All the testiness that had been building between the Detroit Tigers and New York finally boiled over. The toll of Thursday’s fury — three bench-clearing altercations, eight ejections, one beaning and a lot of angry words.
“I’m sure there are going to be suspensions on both sides,” Yankees manager Joe Girardi said after a 10-6 loss.
The winning and losing pitchers — Detroit’s Alex Wilson (2-4) and New York’s Dellin Betances (3-5) — were among those tossed. So were Girardi and Tigers manager Brad Ausmus.
At one point, the ill will carried over to the Detroit dugout, where star pitcher Justin Verlander and teammate Victor Martinez appeared to get into some sort of dispute.
“I was actually on the field, so I haven’t seen it and haven’t talked to them about it,” Ausmus said. “I’m aware of it, but I couldn’t tell you what it was about.”
Perhaps the only positive thing: This was the final time the Yankees and Tigers were scheduled to play this season.
James McCann and Justin Upton homered for Detroit, and Gary Sanchez went deep for the Yankees, but that all became secondary on a day when the umpires had their hands full trying to maintain order. Major League Baseball now figures to be busy, too, sorting out likely penalties that could especially hurt the playoff-contending Yankees.
Girardi contended an early warning would’ve cut off the trouble before it escalated. He blamed the umps for letting things go wild, saying, “Just a very poor job on their part.”
Much later, Betances was ejected after he hit McCann in the helmet. Betances seemed to be indicating he had thrown a breaking ball instead of a fastball, and wound up shouting at the Tigers and the umps.
“I threw him out and that was to keep control of the game,” umpire crew chief Dana DeMuth said. “And the reason why it took a minute or so, was because I wanted to get the players apart. Once I got Detroit going to their dugout and New York going to their dugout, then I informed him that he was ran.”
“It wasn’t necessarily of him intentionally beaning the batter, but to keep control of the situation, I deemed it necessary that he went,” he said.
Although Cabrera vs. Romine was the peak of the hostilities, McCann’s beaning was the most frightening.
“You don’t want to see people hit in the head. You don’t want to see fighting on the field,” Cabrera said. “But people have to understand we’re human.”
The problems between these teams began well before Tommy Kahnle threw behind Cabrera in the sixth inning. Last month, they had a game at Yankee Stadium in which four batters were hit.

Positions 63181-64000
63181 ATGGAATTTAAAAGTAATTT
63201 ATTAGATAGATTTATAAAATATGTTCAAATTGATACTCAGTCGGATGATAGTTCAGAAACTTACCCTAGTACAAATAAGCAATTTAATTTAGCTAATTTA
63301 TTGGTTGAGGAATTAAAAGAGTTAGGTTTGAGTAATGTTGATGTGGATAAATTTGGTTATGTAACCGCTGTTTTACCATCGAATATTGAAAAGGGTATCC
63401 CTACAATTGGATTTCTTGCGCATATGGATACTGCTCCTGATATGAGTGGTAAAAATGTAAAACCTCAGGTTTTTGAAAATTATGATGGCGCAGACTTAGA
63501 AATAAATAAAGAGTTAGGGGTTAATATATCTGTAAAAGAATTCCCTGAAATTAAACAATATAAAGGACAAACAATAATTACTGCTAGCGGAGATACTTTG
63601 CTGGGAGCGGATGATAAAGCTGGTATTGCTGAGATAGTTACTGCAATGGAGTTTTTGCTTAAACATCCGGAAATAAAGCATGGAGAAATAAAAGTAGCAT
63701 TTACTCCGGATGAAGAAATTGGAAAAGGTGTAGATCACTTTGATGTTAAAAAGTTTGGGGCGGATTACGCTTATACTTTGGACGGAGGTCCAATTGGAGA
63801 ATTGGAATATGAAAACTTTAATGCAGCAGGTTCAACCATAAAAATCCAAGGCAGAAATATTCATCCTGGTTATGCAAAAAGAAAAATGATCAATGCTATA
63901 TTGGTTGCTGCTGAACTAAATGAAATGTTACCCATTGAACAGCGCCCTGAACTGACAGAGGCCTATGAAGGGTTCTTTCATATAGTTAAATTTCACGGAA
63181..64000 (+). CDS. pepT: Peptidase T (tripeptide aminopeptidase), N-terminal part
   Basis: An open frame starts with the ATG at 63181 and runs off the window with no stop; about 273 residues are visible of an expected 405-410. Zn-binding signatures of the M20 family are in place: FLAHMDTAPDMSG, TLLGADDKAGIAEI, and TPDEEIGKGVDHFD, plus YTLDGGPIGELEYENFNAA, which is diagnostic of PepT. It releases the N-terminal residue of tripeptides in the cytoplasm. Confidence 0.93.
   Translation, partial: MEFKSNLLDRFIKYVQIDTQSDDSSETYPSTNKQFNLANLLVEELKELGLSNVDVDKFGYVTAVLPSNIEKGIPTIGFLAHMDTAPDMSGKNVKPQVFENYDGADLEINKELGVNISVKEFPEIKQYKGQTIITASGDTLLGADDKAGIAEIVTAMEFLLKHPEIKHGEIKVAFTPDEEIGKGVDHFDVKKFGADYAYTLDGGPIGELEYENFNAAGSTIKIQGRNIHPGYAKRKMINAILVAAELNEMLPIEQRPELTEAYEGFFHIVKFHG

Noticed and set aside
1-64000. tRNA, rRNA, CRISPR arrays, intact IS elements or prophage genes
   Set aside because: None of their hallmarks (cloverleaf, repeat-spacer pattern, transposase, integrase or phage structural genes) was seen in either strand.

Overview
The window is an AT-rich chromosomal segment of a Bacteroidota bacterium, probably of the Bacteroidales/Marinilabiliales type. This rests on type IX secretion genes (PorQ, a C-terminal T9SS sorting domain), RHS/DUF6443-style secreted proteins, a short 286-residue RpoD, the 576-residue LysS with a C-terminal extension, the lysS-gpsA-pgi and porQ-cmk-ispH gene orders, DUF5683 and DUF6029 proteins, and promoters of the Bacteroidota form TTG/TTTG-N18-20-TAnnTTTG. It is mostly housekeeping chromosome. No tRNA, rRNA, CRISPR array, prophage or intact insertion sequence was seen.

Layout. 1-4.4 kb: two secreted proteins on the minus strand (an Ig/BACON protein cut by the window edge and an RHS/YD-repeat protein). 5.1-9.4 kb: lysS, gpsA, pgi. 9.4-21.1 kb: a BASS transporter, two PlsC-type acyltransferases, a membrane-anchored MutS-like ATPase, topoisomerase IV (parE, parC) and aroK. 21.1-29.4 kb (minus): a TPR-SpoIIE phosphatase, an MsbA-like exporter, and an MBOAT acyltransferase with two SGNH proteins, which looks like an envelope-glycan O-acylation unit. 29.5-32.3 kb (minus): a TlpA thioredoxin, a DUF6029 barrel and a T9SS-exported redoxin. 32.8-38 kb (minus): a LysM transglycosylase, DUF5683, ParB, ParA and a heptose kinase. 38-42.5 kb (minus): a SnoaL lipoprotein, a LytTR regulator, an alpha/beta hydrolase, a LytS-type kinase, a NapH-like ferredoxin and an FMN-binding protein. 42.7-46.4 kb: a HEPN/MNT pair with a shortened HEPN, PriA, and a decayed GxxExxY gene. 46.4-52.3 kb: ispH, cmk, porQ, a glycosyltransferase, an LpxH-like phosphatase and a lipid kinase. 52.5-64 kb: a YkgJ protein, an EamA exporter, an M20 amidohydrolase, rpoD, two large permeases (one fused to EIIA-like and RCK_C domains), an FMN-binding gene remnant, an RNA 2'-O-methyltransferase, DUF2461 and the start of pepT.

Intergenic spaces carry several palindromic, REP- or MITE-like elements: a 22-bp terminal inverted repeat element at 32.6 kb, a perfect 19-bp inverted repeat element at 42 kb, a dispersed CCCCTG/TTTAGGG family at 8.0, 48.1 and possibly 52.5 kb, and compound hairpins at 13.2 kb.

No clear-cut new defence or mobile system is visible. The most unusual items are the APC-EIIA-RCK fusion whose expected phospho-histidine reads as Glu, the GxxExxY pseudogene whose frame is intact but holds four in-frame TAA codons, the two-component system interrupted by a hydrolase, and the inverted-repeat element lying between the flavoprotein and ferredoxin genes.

This time, Michael Fulmer hit Sanchez with a pitch in the fifth, an inning after Sanchez had homered for the fourth time in this three-game series.
“If you can’t see that Fulmer clearly hit Sanchez on purpose, there’s something wrong,” Girardi said.
Fulmer looked like he might be hurt after throwing that pitch, and he was checked by the trainer before staying in the game. He said he had no intention of hitting Sanchez.
“I respect Gary Sanchez, I really do,” said Fulmer, who beat out Sanchez for last year’s American League Rookie of the Year award. “I would never throw at anybody that hit a homer off of me, just because they hit a home run.”
Kahnle was ejected after his pitch behind Cabrera, and Girardi was tossed after he came out to argue.
“When they throw at me, it was OK. … I was cool with that,” Cabrera said. “When they started arguing with the umpire, I said to Romine, ‘Calm down.'”
The game was finally about to resume when Cabrera stepped toward Romine, and the New York catcher took off his mask. Cabrera gave him a two-handed push to the chest.
“He said, ‘You have a problem with me?’ And I said, ‘This isn’t about you,'” said Romine, whose brother Andrew plays for the Tigers. “And then he pushed me. It felt like he wanted a confrontation there and I just tried to defend myself the best I could.”
Cabrera appeared to take a couple of swings at Romine, and the two ended up on the ground as players from both teams spilled onto the field. Sanchez later appeared to take a swing at someone at the bottom of the pile.
Cabrera and Romine were ejected, and Romine was so incensed by his dismissal that he threw his mask when he entered the dugout.
An inning later, Betances hit McCann in the helmet with a pitch, causing benches to empty again, and Betances and bench coach Rob Thompson were tossed. Betances said he didn’t hit McCann on purpose, and McCann seemed to agree afterward.
“I don’t think it was intentional,” McCann said. “At that point in the game, Miggy was thrown at, Sanchez had been hit, and at least in my mind, the retaliation was over. I don’t think that he was trying to hit me on purpose.”
Wilson and Ausmus were ejected in the eighth after Wilson hit Todd Frazier around the thigh with a pitch. The benches cleared for a third time.
“With me hitting a guy in the leg, it’s what I have to do and that’s what I did,” Wilson said. “Fortunately for me I know where my pitches are going, and I hit a guy in the leg today to take care of my teammates and protect them.”
Jose Iglesias gave the Tigers a 9-6 lead when he hit a three-run double in the seventh off David Robertson, who had relieved Betances. Iglesias had three hits for the Tigers, and Brett Gardner had four for the Yankees.
Shane Greene got five outs for his fourth save.
“We did a nice job of fighting back, excuse the expression,” Ausmus said. “It was a good win and we needed the win.”
Tigers: After hitting Sanchez and being checked by the trainer, Fulmer pitched into the seventh inning. … McCann also stayed in the game after being hit in the head, and he homered the following inning.
Yankees: LHP CC Sabathia (10-5) starts at home Friday night against Seattle LHP Ariel Miranda (8-6).
Tigers: Verlander (9-8) takes the mound in Chicago against RHP Miguel Gonzalez (7-10) of the White Sox.